Under the Radar: Changes to the ACT's Reading & English Tests

By DR. Ashleigh Barnes, University Select LLC

While its competitor, the College Board, announced to the world that the SAT was undergoing substantive changes, the ACT Inc. took an alternative route. Arguably, the ACT Inc. did not completely overhaul its test. It is also true that there was some evidence that the ACT was evolving over the course of 2015-2016.

However, the nature and extent of the changes to the test only became apparent with the publication of the new ACT Official Guide (May 31, 2016). These structural and substantive changes to the ACT are significant enough to require study and reflection as to how they impact test strategies. This article briefly identifies those changes. If there is a take away message, it is this: the June 11, 2016 administration of the ACT marked an inflection point. Students, if you took the test prior to June, you need to get current before trying again... things have changed.

The data in this article were generated by comparing University Select’s statistical analysis of all publicly available tests prior to the April 2016 ACT with the contents of the diagnostic tests in the new ACT Official Guide and the June 2016 and beyond ACT tests.

Main takeaway points:

  • The English Test is statistically similar, with no major changes to question categories or their distribution.
  • The Reading Test underwent structural and substantive changes that rendered it, if not completely foreign, subject to a strategy rethink.


The Reading Test

The Reading Test has undergone significant changes. There are three major differences: one that is easy to accommodate, while the other two require a new method.

The first major difference concerns parallel passages. Parallel passages appeared intermittently (for the first time) on ACT’s administered in 2015. As of June 2016, however, students can expect a parallel passage on every ACT Reading Test. This is confirmed by the presence of a Parallel passage on each practice test in the new Official ACT Guide. The question set appending a parallel passage is conveniently apportioned into questions relating to passage 1, those relating to passage 2, and then a set of 3 questions relating to both passages. Until questions 7-10, parallel passages represent mini-passages for which no change in strategy is required. The final 3 questions often require “big picture” thinking (literally – answer them after completing a big picture analysis of both passages), but rarely rise to the level of complexity of the parallel passage questions on the SAT. So, in form, the ACT has changed, while in practice, there is little change.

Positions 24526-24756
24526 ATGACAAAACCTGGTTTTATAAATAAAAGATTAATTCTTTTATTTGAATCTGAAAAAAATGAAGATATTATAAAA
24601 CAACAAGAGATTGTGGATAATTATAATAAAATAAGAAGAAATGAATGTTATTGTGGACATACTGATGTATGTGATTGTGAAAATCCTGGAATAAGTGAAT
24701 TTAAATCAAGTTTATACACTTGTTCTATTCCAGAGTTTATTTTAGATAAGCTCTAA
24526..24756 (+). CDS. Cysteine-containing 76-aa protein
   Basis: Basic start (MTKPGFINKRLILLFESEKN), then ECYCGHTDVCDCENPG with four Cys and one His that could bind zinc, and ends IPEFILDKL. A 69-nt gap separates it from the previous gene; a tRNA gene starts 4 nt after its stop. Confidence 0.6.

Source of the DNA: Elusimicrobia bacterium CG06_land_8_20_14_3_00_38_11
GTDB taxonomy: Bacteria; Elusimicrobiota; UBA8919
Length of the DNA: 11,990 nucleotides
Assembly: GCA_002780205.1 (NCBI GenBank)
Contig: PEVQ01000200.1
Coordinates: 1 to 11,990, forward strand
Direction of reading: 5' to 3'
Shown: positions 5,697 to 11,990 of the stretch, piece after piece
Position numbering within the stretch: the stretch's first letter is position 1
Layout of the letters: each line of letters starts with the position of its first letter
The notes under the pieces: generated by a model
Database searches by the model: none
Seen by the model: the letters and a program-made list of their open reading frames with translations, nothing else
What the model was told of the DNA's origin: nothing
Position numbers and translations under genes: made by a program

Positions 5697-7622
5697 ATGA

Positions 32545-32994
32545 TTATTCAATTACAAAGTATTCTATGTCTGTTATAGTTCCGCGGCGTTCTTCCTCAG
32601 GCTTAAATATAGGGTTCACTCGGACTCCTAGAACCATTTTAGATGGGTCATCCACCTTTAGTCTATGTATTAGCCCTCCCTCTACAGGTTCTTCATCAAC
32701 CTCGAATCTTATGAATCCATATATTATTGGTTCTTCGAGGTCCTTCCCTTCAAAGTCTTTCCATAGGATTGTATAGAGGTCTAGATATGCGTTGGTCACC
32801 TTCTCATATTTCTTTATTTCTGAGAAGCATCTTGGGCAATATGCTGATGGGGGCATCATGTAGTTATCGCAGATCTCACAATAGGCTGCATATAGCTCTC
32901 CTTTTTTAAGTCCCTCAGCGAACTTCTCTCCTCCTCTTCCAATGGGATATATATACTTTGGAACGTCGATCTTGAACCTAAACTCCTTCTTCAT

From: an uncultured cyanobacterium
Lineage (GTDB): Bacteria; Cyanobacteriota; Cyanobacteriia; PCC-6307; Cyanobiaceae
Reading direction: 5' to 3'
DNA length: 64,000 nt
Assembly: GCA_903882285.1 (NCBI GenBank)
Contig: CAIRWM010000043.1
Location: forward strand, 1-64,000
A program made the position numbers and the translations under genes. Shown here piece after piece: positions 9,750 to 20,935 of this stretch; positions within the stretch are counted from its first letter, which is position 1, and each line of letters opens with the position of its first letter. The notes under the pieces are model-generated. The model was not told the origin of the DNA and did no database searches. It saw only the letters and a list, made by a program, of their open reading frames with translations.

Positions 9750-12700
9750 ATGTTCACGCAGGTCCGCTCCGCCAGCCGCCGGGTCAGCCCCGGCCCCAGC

The second more fundamental change is that the Reading Test relates to the number of questions that reference a line number in the passage. The ACT is characteristic for having substantially more detail questions without line references (40%) as compared to the SAT (19%). Since April 2016 the ACT now includes 10% fewer of these detail questions with line reference questions, making 50% of the questions on the ACT’s Reading Test questions with no line reference.

The third change is that there are now even fewer vocabulary questions, 1-3 per test. While this indeed can either help a student with struggles with vocabulary or can hurt a student who is good at it, the issue that is even more profound is that vocabulary questions have line references. Thus, fewer vocab questions means fewer line references. The combination of more detail questions without line references and fewer vocabulary questions requires examining how we approach passages.

Before April 2016, the Reading Test contained an average of 3-line reference questions; now students will only encounter 2-line reference questions per passage. Furthermore, it is not unusual to encounter a passage with just 1 line reference. The difference between having 1 line reference and 3 markedly alters how one approaches a Reading passage, making a question-led approach more challenging!


The English Test

The ACT has kept the English Test virtually the same. There are, however, a few more punctuation questions. Notably – the slight uptick in punctuation also mirrors the SAT’s increase in punctuation questions since publishing the four initial practice SAT test. So while the ACT English Test has remained largely the same – a notably point is that the new SAT has greater overlap with the ACT English test. The two tests, the ACT’s English Test and the SAT’s Writing Test, are the most similar across tests, substantively, as well as in time per question. The ACT does almost double the number of questions on its English test – making it more of an endurance event.